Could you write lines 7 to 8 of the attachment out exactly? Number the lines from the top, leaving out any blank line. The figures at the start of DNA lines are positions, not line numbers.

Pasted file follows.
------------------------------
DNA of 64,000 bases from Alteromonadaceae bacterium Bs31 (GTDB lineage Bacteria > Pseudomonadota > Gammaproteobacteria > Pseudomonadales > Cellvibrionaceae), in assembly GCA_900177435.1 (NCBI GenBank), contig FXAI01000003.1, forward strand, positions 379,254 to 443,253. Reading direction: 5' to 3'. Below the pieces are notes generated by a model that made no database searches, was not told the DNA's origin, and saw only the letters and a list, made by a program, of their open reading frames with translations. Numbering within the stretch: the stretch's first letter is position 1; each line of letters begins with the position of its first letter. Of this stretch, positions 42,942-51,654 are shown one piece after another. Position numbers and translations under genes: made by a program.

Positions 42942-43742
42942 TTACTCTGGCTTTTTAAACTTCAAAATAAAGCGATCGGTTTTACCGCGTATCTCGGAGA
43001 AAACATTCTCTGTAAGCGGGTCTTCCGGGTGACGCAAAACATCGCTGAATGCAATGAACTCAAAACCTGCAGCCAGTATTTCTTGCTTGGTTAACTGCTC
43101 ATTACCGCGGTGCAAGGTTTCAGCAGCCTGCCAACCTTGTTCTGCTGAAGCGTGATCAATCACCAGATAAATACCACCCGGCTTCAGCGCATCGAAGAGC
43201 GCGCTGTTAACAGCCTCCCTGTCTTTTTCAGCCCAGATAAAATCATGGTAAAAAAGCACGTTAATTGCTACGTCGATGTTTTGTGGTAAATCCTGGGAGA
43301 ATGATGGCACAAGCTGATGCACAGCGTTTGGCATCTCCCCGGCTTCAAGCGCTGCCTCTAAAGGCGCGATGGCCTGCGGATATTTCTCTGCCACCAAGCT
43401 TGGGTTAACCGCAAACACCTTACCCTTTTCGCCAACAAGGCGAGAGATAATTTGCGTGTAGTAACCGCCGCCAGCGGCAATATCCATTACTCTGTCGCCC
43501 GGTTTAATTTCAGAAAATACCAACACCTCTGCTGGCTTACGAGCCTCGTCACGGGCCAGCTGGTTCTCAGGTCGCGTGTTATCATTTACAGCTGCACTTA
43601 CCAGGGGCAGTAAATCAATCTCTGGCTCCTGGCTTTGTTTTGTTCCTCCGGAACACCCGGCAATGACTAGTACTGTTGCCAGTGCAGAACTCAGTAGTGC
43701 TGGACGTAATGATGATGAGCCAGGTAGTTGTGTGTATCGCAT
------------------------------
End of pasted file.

43301 ATGATGGCACAAGCTGATGCACAGCGTTTGGCATCTCCCCGGCTTCAAGCGCTGCCTCTAAAGGCGCGATGGCCTGCGGATATTTCTCTGCCACCAAGCT
43401 TGGGTTAACCGCAAACACCTTACCCTTTTCGCCAACAAGGCGAGAGATAATTTGCGTGTAGTAACCGCCGCCAGCGGCAATATCCATTACTCTGTCGCCC